Select Committee on Public Accounts Minutes of Evidence

Examination of Witnesses (Questions 40 - 59)



  40. We are saying it has stuck at 75 per cent since, whenever it is, 1992.
  (Mr Tebbit) Yes.

  41. It does not appear to be getting any better now. Does this mean that as the contractors contract in numbers that the situation is going to get worse?
  (Mr Tebbit) It means that we put effort into sustained long term competition. For example in the shipbuilding industry we are actively engaged in not necessarily looking at what the cheapest thing to do today is but to look at what sort of competition we would still want to be able to have in 15 years' time.

  42. Have we let contracts recently whose main point was to ensure the company was retained in business?
  (Mr Tebbit) I would not put it that starkly and I would not like to comment in detail about that but it is certainly a consideration we have in mind. That has to be part and parcel of it. It is of course about value for money. We come back to the fundamental point and competition is the route to it rather than an end in itself.

  43. Sure. Can we look then at figures three and four which my colleague, Mr Bacon, was mentioning earlier. I would like to go into this in a little more detail, if I may. If we can look at the different categories, one by one. The top category listed in number three, although not the top in terms of the proportion is `No competition rights'. How much of the equipment or services, whatever, that you are purchasing under `No competition rights' are things for which you would have expected a lot of other purchasers to have made purchases already so that one would expect an off the shelf price to be there and perhaps even in somebody's book telling you you can buy the goods as at Marks & Sparks?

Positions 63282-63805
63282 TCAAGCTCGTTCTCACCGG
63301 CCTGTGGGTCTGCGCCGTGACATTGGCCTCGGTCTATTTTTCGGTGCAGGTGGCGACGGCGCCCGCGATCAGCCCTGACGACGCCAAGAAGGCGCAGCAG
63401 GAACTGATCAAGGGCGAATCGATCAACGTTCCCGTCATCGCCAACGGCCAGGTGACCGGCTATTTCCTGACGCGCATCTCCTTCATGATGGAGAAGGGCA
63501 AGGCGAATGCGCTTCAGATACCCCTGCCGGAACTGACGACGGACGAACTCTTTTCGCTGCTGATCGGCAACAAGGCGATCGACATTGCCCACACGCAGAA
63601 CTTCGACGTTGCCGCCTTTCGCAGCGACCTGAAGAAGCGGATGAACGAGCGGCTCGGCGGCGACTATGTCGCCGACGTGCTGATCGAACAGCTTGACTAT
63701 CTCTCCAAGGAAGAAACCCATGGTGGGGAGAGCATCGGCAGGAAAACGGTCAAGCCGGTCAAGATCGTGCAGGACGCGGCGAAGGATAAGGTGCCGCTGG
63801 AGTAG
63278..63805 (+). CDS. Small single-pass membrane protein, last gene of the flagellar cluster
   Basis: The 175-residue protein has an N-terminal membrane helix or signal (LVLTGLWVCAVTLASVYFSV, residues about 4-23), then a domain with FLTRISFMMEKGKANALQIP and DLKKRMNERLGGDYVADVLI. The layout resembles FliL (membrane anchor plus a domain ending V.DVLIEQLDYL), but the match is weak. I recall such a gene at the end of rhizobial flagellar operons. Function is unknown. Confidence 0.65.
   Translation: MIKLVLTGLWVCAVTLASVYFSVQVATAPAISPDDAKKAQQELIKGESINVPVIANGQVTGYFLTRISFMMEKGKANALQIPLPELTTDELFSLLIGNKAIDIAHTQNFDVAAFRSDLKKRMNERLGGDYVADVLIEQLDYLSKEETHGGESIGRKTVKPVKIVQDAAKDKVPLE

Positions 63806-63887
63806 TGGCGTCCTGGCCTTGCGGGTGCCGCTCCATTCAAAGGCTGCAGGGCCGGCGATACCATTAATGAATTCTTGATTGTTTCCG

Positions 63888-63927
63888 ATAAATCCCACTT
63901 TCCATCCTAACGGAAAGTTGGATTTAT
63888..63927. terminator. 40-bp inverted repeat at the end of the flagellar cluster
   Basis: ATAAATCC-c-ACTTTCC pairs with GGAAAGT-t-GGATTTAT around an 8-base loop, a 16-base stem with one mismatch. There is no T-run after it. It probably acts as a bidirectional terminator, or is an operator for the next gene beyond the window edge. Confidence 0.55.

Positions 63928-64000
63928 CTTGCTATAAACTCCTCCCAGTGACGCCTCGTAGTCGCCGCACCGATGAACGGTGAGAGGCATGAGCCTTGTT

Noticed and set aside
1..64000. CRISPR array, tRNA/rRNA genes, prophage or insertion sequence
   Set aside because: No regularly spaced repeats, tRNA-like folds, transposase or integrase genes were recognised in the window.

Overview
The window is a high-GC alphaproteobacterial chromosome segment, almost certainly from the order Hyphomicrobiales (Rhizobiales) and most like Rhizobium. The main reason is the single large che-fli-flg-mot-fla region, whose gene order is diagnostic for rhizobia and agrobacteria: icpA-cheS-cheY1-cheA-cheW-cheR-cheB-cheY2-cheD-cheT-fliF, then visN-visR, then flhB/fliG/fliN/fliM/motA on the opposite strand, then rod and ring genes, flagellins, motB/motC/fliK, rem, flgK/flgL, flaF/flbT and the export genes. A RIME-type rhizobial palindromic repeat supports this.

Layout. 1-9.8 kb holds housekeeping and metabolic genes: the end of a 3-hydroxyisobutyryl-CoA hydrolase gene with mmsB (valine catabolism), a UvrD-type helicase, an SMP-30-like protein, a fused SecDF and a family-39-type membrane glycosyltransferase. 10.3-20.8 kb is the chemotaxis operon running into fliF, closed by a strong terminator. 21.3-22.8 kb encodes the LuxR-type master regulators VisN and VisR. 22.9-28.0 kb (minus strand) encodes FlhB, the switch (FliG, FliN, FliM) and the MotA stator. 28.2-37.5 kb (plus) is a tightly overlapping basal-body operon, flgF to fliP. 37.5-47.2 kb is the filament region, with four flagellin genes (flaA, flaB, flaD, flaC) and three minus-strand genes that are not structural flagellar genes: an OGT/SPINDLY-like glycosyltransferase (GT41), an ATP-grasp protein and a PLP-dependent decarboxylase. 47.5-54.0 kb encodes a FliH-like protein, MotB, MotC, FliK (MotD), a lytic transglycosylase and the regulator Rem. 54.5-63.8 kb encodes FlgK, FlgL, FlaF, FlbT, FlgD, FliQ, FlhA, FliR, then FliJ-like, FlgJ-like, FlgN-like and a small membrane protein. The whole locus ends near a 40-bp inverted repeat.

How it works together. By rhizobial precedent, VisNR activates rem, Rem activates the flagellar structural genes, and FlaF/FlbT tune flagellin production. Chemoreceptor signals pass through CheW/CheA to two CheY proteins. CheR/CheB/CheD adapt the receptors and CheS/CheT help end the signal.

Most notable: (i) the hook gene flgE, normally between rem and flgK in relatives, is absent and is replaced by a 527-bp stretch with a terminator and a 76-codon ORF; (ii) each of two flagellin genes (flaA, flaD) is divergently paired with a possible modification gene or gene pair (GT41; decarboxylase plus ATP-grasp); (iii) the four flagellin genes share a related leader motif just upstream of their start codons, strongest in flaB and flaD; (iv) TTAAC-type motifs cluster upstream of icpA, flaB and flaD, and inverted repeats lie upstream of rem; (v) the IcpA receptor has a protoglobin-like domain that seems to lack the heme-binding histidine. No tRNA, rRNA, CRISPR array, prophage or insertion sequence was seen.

(Sir Robert Walmsley) I think that is an absolutely fair point. I think technically we sometimes say by competition or in some other way by reference to market forces. Without naming the company, there is an electronics company that used to do a lot of its sale of quite complicated articles literally by catalogue, the catalogue was out there in the open market. We knew they made sales from the catalogue so we negotiated a discount against the catalogue prices, and we did not go to competition, we did not have any rights but we bought them at what we regarded as a very good market price.

  44. You said "used to".
  (Sir Robert Walmsley) The reason I said "used to" is because in that particular case the company no longer exists, not because of us but because it has been taken over by somebody else and they have a different policy.